|more GH! and mooses!
||[Jan. 26th, 2011|10:11 pm]
More GH...First Powder and Patch, an early work set in the era of Louis XV. It's about an ernest if slightly bossy young gentleman living in the country with no love for town polish. The girl he loves, as well as his father, contrive to get him to go and become polished, which he resentfully does. He goes to Paris with his uncle and sets about to learn all that there is to learn, and becomes quite good at it all. He comes back to England to claim his lady, though it doesn't go so smoothly. I rather enjoyed this book despite the large amount of French in it (and I thought These Old Shades was bad!) until the last bit. The speech by the girl's aunt about how women have no reason and that men should naturally be master over them because they have what women lack, no matter what the intention of the author or the character, was grating to no end. Then the girl acts...like a ninny! She had no redeeming qualities! She raged then flailed then did some big time FAIL FAIL FAIL, and had to be saved by the guy. UGH.
I also read the short story collection Pistols for Two. I didn't expect to really love it, as I have no great love for short stories, but a couple of the stories were pretty good. "Bath Miss," about the guy who picks up the granddaughter of an old friend of his mother's from her school in Bath and gets into some adventures thanks to the innocent girl was rather adorable. So was "Full Moon," which was about a girl who tries to run away and elope because she thinks her father will make her marry an old fogey but instead is rescued by the very man she's running away from. I laughed at the end, where the guy basically has to cover up for her escape by being really daft and makes the father think he's totally nuts!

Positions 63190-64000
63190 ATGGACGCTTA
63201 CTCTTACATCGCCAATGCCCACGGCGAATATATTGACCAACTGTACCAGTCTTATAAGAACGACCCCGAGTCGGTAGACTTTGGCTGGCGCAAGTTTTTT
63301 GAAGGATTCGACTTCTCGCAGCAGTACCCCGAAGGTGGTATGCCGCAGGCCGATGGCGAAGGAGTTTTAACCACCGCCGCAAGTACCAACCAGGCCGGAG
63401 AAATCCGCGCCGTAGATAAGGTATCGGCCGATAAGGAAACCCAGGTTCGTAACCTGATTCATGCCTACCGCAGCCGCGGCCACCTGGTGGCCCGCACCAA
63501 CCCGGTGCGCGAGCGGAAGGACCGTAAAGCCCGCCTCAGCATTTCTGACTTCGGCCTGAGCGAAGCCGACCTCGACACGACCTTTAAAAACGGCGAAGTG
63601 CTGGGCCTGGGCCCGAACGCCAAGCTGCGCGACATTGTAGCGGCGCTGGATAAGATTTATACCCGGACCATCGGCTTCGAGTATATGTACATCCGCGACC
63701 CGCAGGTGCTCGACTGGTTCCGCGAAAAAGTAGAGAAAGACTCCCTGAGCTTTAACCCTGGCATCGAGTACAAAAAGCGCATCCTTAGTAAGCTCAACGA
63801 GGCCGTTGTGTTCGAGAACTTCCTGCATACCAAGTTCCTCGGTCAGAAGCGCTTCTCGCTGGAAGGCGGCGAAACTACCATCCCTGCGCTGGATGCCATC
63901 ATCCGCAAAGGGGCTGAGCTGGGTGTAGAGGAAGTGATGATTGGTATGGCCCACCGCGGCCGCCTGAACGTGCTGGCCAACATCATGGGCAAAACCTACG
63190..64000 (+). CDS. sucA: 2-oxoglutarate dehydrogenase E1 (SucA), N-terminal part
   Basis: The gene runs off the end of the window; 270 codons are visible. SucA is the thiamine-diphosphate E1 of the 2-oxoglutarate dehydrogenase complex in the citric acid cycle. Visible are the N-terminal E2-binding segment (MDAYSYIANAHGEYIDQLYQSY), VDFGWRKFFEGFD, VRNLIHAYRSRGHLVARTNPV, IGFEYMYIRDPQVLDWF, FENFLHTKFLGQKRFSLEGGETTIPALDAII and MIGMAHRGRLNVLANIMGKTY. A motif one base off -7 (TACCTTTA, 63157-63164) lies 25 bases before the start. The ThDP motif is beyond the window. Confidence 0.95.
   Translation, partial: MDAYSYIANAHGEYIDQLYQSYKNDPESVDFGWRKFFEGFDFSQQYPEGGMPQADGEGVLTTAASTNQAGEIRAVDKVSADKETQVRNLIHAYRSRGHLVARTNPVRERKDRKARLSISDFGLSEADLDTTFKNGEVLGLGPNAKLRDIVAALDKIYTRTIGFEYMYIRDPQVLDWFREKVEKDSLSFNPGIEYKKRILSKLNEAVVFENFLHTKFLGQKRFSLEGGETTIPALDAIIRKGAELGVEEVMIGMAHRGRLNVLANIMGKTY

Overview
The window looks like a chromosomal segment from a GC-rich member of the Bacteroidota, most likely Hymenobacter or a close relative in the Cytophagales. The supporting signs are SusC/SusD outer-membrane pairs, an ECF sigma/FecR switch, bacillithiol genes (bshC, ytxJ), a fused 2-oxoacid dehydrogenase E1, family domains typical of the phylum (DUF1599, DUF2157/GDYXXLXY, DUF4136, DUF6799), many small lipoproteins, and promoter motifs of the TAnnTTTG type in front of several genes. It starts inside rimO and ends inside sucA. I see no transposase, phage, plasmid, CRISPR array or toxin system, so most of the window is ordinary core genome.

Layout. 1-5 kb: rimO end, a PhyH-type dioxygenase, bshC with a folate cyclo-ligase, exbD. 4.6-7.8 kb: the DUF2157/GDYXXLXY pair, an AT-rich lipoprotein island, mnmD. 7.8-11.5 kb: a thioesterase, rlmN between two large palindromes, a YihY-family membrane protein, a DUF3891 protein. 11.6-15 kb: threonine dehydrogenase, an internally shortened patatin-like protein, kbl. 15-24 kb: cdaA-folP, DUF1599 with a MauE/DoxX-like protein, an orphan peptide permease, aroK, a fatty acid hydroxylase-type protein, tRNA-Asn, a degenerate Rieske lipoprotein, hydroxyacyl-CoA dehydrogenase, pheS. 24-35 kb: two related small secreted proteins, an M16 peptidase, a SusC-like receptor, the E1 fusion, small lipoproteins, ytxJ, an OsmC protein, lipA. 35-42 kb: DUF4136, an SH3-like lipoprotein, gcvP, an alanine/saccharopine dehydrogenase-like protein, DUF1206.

I heard a delightful interview by the author of an article called Jefferson's Moose in the February Scientific American on the SA podcast, check it out here. It's about a famous French naturalist who comes up with the completely crazy theory of American biological degeneracy which becomes something of an obsession with Thomas Jefferson and other founding fathers, as well as later American naturalists, to disprove. James Madison assists him in collecting data, so he writes letters to him about such things as the measurements of weasel's sexual organs (with charts!). I want to read the article now, as well as the book the author of the article wrote about on the subject.